Organic farming is the production of agricultural plant and animal products without the addition of artificial chemicals. An artificial chemical is one that has been processed chemically or been manufactured. This includes most herbicides, pesticides, fertilisers and veterinary products. Rock Phosphate is allowed as a fertiliser on an organic farm, but superphosphate is not as it has had sulphuric acid added. Organic farming refers to whole farm management, and most organic farmers aim to be sustainable. Organic farms require a high level of management particularly of soils and pests.

Australians tend to pride themselves on their value of personal independence. Indeed, independence is often carried to something of an extreme so that idiosyncratic behavior becomes the norm. One may then question why it is that any Australian farmers should want to abide by such stringent rules. The following woman, who grew up on a cattle ranch and now runs a small organic farm - although she makes most of her money as a school teacher - talked about this issue in an interview conducted by email.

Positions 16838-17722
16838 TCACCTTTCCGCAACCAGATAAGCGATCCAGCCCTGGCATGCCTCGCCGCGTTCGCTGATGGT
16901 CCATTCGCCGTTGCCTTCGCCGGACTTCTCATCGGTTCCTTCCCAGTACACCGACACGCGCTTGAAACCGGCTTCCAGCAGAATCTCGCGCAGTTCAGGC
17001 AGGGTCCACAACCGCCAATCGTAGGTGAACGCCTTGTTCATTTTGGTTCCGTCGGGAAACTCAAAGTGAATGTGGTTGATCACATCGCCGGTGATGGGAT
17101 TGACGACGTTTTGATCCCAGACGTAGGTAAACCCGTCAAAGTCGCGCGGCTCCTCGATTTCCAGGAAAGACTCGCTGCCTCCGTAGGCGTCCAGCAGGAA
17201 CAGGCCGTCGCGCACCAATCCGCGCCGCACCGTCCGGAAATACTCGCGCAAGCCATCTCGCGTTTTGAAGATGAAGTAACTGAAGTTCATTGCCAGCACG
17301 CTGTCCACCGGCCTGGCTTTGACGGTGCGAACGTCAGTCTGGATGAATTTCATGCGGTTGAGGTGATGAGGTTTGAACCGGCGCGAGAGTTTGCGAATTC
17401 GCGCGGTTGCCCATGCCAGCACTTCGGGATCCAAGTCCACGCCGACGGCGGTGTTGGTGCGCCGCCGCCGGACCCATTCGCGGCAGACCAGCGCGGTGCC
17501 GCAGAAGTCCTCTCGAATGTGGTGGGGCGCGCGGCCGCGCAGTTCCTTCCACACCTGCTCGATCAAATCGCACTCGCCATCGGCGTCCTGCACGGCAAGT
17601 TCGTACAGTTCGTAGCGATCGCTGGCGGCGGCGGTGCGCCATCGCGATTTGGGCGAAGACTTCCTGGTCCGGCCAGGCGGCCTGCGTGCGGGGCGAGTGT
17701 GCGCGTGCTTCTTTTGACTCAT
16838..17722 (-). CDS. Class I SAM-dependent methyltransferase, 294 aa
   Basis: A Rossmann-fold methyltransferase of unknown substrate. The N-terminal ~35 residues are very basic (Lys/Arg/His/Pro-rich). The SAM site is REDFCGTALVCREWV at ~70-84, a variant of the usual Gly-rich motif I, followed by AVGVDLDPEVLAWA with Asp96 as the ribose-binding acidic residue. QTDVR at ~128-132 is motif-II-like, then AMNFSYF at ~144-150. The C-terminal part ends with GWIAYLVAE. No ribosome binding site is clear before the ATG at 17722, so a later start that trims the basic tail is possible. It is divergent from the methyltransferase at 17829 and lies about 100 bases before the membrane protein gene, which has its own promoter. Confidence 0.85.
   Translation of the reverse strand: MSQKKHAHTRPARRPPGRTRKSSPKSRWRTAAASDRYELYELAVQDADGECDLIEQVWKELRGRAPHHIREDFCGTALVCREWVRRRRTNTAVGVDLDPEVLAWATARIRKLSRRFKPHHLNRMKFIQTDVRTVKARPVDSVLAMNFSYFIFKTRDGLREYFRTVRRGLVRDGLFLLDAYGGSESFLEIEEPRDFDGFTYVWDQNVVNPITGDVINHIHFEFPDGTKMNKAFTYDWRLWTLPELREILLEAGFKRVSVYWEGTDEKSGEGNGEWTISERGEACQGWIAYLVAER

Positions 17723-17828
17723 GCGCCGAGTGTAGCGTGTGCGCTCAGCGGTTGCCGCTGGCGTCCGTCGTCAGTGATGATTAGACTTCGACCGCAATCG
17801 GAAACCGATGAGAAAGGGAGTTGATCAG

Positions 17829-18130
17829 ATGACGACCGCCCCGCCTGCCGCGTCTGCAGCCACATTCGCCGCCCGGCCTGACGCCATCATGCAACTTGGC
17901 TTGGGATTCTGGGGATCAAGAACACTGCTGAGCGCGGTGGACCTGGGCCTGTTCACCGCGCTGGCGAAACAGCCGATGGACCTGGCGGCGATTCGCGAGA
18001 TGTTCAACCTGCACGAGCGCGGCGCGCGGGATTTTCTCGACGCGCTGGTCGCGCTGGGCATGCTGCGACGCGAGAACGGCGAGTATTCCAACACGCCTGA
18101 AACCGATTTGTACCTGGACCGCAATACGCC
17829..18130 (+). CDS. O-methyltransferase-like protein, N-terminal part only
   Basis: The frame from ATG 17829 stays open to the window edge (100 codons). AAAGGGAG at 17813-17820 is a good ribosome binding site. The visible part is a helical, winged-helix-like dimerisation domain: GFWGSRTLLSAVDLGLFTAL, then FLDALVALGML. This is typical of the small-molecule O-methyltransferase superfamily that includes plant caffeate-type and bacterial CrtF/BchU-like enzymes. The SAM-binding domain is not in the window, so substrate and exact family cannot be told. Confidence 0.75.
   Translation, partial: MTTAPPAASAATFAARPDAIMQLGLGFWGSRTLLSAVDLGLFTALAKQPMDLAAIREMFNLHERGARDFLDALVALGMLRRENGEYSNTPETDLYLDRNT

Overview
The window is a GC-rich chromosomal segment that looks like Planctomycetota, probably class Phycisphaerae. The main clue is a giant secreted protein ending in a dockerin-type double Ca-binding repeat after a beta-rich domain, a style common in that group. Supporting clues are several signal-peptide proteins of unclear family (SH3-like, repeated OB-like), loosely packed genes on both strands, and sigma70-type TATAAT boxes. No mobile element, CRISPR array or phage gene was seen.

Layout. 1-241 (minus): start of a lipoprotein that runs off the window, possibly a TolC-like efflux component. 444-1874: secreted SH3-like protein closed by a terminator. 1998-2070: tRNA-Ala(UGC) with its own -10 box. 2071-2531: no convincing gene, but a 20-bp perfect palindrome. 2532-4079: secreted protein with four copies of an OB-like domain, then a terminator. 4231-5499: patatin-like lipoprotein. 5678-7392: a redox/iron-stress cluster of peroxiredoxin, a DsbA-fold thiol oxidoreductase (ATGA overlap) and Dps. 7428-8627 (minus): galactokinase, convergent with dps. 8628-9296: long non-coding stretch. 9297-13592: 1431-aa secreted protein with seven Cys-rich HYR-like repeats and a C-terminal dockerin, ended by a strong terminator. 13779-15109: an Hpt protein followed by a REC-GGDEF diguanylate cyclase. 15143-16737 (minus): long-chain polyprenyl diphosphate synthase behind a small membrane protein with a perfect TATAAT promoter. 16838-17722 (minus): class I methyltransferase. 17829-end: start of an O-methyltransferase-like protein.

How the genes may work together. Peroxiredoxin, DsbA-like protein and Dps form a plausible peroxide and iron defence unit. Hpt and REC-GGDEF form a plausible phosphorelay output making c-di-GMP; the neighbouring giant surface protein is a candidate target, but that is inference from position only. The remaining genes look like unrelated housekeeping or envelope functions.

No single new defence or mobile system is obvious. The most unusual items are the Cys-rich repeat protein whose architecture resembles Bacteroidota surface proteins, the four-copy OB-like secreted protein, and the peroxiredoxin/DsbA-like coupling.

Personally I think that organic farming is very important to the future of the planet. Well, of course I do, that's why I do it. But I'm not so sure that I ever would have made a commitment to it if I hadn't lived in the United States - I went to university there - and known people who were becoming organic farmers before it was ever really heard of here in Australia.